It’s been a rough week for Tesla. On Tuesday, a court in Delaware voided a massive $55.8 billion pay package for CEO Elon Musk. Then, news emerged that Tesla was being sued by 25 different counties in California for years of dumping toxic waste. That was followed by a recall affecting 2.2 million Teslas. Now, Ars has learned that the National Highway Traffic Safety Administration’s Office of Defects Investigation is investigating the company after 2,388 complaints of steering failure affecting the model-year 2023 Model 3 sedan and Model Y crossover.
Paint, brake fluid, used batteries, antifreeze, diesel
Tesla has repeatedly run afoul of laws designed to protect the environment from industrial waste. In 2019, author Edward Niedermeyer cataloged the troubles the company ran into with air pollution from its paint shop in Fremont, California, some of which occurred when the automaker took to painting its cars in a temporary tent-like marquee.
In 2022, the US Environmental Protection Agency fined Tesla $275,000 for violating the Clean Air Act, which followed a $31,000 penalty Tesla paid to the EPA in 2019. But EPA data shows that Tesla continued to violate the Clean Air Act in 2023.
And on Wednesday, Reuters reported that 25 Californian counties sued Tesla for violating the state’s hazardous waste laws and unfair business laws by improperly labeling hazardous waste before sending it to landfills that were not able to deal with the material.
The suit alleged that violations occurred at more than 100 facilities, including the factory in Fremont, and that Tesla disposed of hazardous materials including “but not limited to: lubricating oils, brake fluids, lead acid batteries, aerosols, antifreeze, cleaning fluids, propane, paint, acetone, liquified petroleum gas, adhesives and diesel fuel.”
Despite potentially large penalties for these industrial waste violations, which could have resulted in tens of thousands of dollars of fines for each day the automaker was not compliant, it swiftly settled the suit on Thursday. Tesla, which had annual revenues of $96.8 billion in 2023, will pay just $1.3 million in civil penalties and an additional $200,000 in costs. The company is supposed to properly train its employees and hire a third party to conduct annual waste audits at 10 percent of its facilities, according to the Office of the District Attorney in San Francisco.
“While electric vehicles may benefit the environment, the manufacturing and servicing of these vehicles still generates many harmful waste streams,” said District Attorney Brooke Jenkins. “Today’s settlement against Tesla, Inc. serves to provide a cleaner environment for citizens throughout the state by preventing the contamination of our precious natural resources when hazardous waste is mismanaged and unlawfully disposed. We are proud to work with our district attorney partners to enforce California’s environmental laws to ensure these hazardous wastes are handled properly.”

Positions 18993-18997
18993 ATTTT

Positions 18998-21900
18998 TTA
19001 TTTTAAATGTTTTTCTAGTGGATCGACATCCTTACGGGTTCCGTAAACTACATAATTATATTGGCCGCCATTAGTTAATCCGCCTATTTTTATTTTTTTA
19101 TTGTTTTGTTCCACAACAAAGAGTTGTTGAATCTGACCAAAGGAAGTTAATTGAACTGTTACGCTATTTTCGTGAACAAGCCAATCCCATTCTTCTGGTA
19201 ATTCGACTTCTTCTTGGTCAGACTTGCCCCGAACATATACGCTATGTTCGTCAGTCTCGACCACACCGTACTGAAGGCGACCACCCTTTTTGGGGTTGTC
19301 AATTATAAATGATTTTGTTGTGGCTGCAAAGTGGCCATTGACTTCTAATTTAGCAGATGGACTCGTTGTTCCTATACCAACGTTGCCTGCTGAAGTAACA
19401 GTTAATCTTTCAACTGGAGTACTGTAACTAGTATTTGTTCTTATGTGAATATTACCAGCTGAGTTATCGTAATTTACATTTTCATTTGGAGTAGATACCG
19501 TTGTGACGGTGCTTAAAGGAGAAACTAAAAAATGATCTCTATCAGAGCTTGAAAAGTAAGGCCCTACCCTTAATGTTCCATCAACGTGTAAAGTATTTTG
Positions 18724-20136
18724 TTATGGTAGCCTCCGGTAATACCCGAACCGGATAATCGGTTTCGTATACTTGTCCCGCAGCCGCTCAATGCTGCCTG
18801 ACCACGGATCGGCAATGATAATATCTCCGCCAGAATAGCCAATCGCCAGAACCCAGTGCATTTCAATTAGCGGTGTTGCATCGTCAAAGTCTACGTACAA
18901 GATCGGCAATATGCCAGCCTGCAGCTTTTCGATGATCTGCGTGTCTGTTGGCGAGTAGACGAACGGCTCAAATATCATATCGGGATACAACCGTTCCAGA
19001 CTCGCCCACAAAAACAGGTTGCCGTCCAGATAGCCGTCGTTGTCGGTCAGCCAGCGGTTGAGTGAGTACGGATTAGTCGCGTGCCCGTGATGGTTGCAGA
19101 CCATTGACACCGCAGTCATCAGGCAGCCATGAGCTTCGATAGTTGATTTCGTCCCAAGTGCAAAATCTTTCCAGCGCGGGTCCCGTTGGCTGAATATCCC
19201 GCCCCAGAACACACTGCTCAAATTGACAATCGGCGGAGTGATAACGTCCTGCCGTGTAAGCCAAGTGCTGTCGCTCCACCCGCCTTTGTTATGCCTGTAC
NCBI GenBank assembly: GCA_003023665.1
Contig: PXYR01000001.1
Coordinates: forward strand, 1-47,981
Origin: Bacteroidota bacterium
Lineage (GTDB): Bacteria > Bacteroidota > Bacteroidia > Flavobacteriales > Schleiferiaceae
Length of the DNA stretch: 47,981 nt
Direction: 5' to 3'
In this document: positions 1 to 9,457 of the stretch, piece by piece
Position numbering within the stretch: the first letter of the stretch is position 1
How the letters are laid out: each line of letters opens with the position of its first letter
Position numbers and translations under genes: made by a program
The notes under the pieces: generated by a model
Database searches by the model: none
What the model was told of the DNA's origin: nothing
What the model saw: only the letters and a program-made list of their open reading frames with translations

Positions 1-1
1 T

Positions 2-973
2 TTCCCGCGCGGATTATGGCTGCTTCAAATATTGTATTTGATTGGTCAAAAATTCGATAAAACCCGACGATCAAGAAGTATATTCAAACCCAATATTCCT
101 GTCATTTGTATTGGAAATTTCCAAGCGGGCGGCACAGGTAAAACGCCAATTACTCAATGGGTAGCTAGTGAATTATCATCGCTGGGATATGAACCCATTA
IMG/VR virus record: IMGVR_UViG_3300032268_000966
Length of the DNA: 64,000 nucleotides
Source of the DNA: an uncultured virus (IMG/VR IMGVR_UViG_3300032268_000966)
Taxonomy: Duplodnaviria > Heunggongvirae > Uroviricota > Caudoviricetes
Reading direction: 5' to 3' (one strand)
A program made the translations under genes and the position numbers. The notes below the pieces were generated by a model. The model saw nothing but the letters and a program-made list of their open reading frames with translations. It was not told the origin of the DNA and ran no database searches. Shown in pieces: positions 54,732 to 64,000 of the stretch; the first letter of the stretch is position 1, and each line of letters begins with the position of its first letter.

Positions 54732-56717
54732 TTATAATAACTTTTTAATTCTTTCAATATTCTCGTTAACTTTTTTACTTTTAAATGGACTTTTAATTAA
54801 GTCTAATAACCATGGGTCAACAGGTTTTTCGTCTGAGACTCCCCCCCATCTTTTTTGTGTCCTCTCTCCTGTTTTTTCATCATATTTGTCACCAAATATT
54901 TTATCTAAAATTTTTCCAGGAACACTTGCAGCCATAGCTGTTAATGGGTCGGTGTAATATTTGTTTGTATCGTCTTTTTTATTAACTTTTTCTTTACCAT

An easy recall, a not-so-easy defect investigation
Tesla’s latest recall is a big one, affecting 2,193,869 vehicles—nearly every Tesla sold in the US, including the Model S (model years 2012–2023), the Model X (model years 2016–2024), the Model 3 (model years 2014–2023), the Model Y (model years 2019–2024) and the Cybertruck.
According to the official Part 573 Safety Notice, the issue is due to the cars’ displays, which use a font for the brake, park, and antilock brake warning indicators that is smaller than is legally required under the federal motor vehicle safety standards. NHTSA says it noticed the problem as part of a routine compliance audit on a Model Y in early January. After the agency informed the automaker, Tesla looked into the issue itself, and on January 24, it decided to issue a safety recall. Fortunately for the automaker, it can fix this problem with a software update.
A software patch is unlikely to help its other safety defect problem, however. Yesterday, NHTSA’s ODI upgraded a preliminary evaluation (begun in July 2023) to a full investigation of the steering components fitted to model-year 2023 Models 3 and Y.
NHTSA’s ODI says the problem affects up to 334,569 vehicles, which could suffer a loss of steering control. There have been 124 complaints of steering failure to NHTSA, and the agency says Tesla identified a further 2,264 customer complaints related to the problem. So far, at least one Tesla has crashed as a result of being unable to complete a right turn in an intersection.
A third of the complaints were reported to have happened at speeds below 5 mph, with the majority occurring between 5 and 35 mph and about 10 percent occurring above 35 mph (at least one complaint alleges the problem occurred at 75 mph). “A majority of allegations reported seeing a warning message, ‘Steering assist reduced,’ either before, during, or after the loss of steering control. A portion of drivers described their steering begin to feel ‘notchy’ or ‘clicky’ either prior to or just after the incident,” NHTSA’s investigation said.
NHTSA says there have been “multiple allegations of drivers blocking intersections and/or roadways,” and that more than 50 Teslas had to be towed as a result of the problem. The problem appears to be related to two of the four steering rack part numbers that Tesla used for these model-year 2023 EVs. They were installed in 2,187 of the vehicles, according to the complaints.